St Mary's is known as the Hidden Gem. This Catholic church in Manchester city centre was probably one of the dominant buildings in the vicinity when built in the 1790s, but developments around it led to it being tucked away in what became a back street. I posted a close up 20 months ago. Taking part in the Inspired Sunday meme.



Saturday, 6 September 2014

Friday, 5 September 2014

Skywatch Friday: Marina morning @venetianmarina


The Venetian Marina is the unlikely name for this canalside location where narrowboats moor and boat dwellers live but, hey, they make up their own rules here on the Shropshire Canal, wending its way through mid-Cheshire.

Cast an eye over today's other Skywatch Friday posts.



Thursday, 4 September 2014

Craft and food, music and dance, summer sings on...


Every day of September moves us further from that summer blissed-out feeling, as we gear up for autumn waiting in the wings with its darker nights and cooler days. BUT...the crafts and food market at St. Ann's Square started yesterday and runs through until the 20 something of September. A nice Emmaus charity vintage section - where yesterday I was tempted by a wonderful 1950s Pye Picnic radio (but I already have one), old suitcases (I have some) and characterful furniture (I've not much room...)

And a five minute walk away this Friday, Saturday and Sunday there is a Spanish Festival in Albert Square too, so there are plenty of late summer festivities still around to help keep your spirits up. 



Wednesday, 3 September 2014

ABC Wednesday: "H" is for the horrors of war


Dunham dusted: It's circa 1917 and young Roger Grey, a Lieutenant in World War I and 10th Earl of Stamford and inheritor of the Massey Manor, reflects on the horrors of it all.

Mancunian Wave is today taking part in the "H" round of ABC Wednesday.

In World War I, Cheshire stately home Dunham Massey gave up some of its vast space to become a military hospital for the wounded. The current exhibition on there is both moving and in places highly innovative. A ward of beds is seemingly devoid of patients but looking closer, beds appear to have invisible breathing soldiers in them.  An empty plaster cast lay on top of a bed, with notes about gangrene, emitting an appropriate stench. An operating theatre has life-size medics and a patient, all somehow body-less but wearing clothes.

Short vignettes are acted out, as if by ghosts from 100 years ago; a nurse is harangued by a shell-shocked bed-ridden patient; another soldier sits forlornly in a chair, his eyesight ruined, urging a nurse to take time out to re-read him a letter from home which also tells of the death of his brother, killed in action. The Stamford family are there too, a teenager daughter is a nurse at the hospital, while eldest son Roger* is back on leave.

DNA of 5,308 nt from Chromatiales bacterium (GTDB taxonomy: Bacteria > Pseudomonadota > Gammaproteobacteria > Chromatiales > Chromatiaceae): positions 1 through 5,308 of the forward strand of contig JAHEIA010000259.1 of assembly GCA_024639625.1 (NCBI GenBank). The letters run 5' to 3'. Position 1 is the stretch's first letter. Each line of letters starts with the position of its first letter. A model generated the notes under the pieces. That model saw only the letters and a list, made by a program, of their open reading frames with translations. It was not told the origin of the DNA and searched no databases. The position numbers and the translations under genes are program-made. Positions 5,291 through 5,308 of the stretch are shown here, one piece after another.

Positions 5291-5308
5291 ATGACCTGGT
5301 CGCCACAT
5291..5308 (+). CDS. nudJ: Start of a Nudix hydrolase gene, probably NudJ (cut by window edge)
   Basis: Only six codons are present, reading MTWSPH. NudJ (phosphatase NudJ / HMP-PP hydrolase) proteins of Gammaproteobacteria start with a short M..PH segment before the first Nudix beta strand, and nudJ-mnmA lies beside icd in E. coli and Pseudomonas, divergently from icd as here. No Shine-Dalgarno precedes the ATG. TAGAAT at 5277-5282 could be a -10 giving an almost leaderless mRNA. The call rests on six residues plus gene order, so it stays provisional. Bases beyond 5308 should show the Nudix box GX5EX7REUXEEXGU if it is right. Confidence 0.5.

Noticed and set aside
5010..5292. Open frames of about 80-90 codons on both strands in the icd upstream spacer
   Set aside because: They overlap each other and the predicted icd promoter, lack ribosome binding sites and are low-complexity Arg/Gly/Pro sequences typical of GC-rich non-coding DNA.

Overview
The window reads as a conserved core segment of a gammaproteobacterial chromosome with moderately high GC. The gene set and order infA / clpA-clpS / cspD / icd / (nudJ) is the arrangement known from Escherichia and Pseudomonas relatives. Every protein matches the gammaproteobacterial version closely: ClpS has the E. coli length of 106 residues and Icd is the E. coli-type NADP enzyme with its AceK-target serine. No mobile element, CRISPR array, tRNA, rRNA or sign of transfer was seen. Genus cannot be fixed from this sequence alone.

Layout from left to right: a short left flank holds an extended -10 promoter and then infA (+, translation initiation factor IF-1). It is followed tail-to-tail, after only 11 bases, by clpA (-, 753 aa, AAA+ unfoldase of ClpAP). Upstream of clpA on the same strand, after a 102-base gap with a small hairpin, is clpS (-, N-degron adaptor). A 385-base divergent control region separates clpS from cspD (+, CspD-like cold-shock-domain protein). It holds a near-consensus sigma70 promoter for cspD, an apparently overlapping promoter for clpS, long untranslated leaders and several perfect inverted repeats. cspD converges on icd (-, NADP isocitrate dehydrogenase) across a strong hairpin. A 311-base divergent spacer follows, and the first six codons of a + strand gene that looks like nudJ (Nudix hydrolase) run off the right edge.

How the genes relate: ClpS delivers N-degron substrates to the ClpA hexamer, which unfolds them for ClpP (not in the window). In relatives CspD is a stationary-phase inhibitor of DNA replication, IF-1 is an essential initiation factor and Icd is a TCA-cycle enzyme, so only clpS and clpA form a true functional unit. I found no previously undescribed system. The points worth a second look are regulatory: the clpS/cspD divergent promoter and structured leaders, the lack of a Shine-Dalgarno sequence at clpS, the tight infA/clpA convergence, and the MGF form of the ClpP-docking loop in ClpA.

Record players and sheet music play and evoke the music of the era, signs from the time and tomes of history - along with information boards and children’s interactivity - all give the whole exhibition a sense.


Roger Grey became a recluse, and was a Christian Socialist who never married or fathered children. On his death in 1976 he left Dunham Massey to the National Trust.

Footnote 1: Newspapers of the era are also laid out along the way, which should have been a powerful tool into the history of the day- although this is where my one gripe lays- they were all copies of the Daily Mail. It spoilt an otherwise memorable walk into history, cleverly done- copies of other newspapers would have given a better balance, and considering the location of Dunham Massey, the Manchester Guardian should be displayed in place of some of the London-based Daily Mail. Even more so when you consider Roger Grey's politics. It’s not too late for that to be rectified by the National Trust at Dunham Massey. ~the exhibition runs until 11 November, open Sats to Weds and also when the hall reopens next year (2015 dates tbc).

Tuesday, 2 September 2014

Parallel lines, a strip of blue


At Market Street tram stop, mid-morning, on a day when Metrolink isn't closed for improvement works. The parallel lines from the tram window, the department store and a lovely swathe of blue sky. It's going to be a beautiful day - as Mancunians (well, Bury-ites?) Elbow sing...

Taking part in Our World Tuesday.








Monday, 1 September 2014

City Daily Photo Theme Day: Rust and Ruin


This 1960s' Morris Minor has been in the family for many decades. It's been parked here for the past 25 years or so which has enabled a magical woodland to grow around and across it. 

I did get some interest from Morris Minor collectors who would like to take it away to restore. Two problems with that are (a) the need to chop down a tree that has grown and boxed it in and (b) the fear that removal may make the car collapse completely- it is held together mostly by rust, moss and ivy. 

For many years it's been a storage space for old carpets and toddlers' toys. But that's not all - if you look closely you may see a little of the bonnet of another Morris Minor behind it! -  in a darker shade of blue.

It makes for a choice of photo that I could not resist posting for September's City Daily Photo theme day of Rust and Ruin.